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Sentencing and confiscation in prosecutions for breaches of planning enforcement notices (R v Roth)

Sentencing and confiscation in prosecutions for breaches of planning enforcement notices (R v Roth)
Published on: 04 August 2020
Published by: LexisPSL
  • Sentencing and confiscation in prosecutions for breaches of planning enforcement notices (R v Roth)
  • What are the practical implications of this case?
  • What was the background?
  • What did the court decide?
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Article summary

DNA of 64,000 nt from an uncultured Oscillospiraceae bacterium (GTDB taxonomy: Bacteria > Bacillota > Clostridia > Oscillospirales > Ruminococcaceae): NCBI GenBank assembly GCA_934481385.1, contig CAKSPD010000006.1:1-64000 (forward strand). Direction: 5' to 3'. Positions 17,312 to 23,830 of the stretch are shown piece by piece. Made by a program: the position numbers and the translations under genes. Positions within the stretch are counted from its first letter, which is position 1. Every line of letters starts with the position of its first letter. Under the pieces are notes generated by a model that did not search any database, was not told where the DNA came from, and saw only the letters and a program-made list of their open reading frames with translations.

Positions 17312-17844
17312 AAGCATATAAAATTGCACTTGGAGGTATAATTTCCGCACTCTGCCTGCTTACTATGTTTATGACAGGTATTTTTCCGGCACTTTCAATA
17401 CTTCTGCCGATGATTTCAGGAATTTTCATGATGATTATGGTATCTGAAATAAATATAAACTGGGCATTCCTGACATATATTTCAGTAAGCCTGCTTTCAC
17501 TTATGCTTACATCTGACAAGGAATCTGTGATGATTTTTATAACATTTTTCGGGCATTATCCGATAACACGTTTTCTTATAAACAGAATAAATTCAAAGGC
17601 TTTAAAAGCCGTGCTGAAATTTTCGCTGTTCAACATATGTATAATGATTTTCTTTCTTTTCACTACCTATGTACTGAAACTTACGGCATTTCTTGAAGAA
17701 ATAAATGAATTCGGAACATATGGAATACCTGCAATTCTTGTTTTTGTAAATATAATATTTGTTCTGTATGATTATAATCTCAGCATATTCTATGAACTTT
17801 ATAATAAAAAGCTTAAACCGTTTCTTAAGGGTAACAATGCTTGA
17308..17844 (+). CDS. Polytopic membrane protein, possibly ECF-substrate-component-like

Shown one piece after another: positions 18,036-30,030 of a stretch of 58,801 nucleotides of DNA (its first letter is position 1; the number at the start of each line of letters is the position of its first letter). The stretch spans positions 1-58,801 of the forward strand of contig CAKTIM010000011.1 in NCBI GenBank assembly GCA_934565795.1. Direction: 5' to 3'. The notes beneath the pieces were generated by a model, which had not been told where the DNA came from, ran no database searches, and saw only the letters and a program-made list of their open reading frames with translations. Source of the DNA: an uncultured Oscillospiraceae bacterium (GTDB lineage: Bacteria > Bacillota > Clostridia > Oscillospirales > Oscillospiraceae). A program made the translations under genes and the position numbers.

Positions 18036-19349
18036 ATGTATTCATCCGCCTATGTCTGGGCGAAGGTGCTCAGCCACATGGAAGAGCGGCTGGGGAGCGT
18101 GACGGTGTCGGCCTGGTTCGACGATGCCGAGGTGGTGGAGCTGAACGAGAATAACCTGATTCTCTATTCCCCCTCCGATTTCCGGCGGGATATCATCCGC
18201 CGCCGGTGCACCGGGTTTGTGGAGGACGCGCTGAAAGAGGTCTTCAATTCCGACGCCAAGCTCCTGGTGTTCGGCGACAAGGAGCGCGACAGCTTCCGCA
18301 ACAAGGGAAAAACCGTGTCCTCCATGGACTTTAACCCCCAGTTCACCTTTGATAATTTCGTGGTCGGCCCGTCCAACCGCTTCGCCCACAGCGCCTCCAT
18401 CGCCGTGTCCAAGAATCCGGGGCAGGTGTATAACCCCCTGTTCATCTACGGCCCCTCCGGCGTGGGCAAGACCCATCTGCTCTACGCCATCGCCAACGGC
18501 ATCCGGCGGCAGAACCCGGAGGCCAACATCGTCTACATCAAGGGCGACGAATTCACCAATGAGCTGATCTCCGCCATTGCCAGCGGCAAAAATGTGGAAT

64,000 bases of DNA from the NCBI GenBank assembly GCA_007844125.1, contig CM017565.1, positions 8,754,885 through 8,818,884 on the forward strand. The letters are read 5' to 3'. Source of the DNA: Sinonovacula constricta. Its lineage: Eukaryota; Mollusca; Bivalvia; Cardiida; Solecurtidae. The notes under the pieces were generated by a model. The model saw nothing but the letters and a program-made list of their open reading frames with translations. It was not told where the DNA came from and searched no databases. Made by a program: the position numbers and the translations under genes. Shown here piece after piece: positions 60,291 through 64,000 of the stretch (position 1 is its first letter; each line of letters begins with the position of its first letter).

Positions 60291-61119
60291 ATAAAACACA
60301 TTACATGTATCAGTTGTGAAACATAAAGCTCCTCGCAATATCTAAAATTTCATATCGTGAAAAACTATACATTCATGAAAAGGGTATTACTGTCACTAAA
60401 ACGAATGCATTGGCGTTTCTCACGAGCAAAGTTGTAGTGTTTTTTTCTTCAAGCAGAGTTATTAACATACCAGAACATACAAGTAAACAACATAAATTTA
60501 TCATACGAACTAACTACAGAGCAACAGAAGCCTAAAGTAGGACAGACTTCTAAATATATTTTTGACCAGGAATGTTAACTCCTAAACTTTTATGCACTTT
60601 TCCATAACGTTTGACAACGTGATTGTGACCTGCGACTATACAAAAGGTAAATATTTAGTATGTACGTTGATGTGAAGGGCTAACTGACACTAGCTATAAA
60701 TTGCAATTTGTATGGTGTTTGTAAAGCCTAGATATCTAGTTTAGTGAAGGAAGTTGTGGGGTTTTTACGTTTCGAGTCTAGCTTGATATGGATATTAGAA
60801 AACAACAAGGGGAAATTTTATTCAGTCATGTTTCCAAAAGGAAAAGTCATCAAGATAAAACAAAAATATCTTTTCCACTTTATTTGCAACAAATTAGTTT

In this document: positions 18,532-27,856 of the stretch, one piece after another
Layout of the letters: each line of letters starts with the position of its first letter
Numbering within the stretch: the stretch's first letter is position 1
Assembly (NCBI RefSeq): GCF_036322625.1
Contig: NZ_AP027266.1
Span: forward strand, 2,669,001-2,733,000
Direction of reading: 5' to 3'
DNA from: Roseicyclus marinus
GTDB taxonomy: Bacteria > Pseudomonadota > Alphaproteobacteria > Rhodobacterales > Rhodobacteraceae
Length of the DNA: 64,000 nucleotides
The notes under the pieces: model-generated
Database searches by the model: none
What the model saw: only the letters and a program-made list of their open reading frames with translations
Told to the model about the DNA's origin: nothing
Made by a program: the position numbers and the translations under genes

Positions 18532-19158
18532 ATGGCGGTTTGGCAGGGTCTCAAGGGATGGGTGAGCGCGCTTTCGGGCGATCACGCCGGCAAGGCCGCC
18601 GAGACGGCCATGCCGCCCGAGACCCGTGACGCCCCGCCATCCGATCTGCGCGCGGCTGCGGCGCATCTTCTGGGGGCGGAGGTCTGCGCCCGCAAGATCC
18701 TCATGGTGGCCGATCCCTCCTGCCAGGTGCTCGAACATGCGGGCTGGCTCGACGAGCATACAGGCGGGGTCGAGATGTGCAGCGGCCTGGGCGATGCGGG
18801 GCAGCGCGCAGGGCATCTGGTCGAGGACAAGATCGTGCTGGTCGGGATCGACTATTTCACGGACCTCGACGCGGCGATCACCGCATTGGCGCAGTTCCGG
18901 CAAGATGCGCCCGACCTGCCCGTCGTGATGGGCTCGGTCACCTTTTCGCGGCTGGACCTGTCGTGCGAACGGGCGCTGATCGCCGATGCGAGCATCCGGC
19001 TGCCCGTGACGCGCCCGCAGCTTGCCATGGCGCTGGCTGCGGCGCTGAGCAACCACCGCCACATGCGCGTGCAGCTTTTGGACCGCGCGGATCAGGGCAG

Corporate Crime analysis: This case involved an appeal against a fine and a confiscation order following criminal proceedings for breach of an enforcement notice served under the Town and Country Planning Act 1990 (TCPA 1990). The appellant, Mr Roth, had converted a property into 12 self-contained flats without prior planning permission. His appeal against sentence was successful; insufficient credit had been given for his guilty plea in the Crown Court, where the case had been committed for the purposes of confiscation. The appeal against the confiscation order was advanced on three grounds: firstly, that the wording of the summons restricted the criminality to one day; secondly, that the rent received was not linked to the breach of the planning legislation; and thirdly, that it was disproportionate for the benefit figure to comprise the gross rental received. All three grounds were dismissed. Written by Sarah Wood, barrister at 5 St Andrew’s Hill. or take a trial to read the full analysis.

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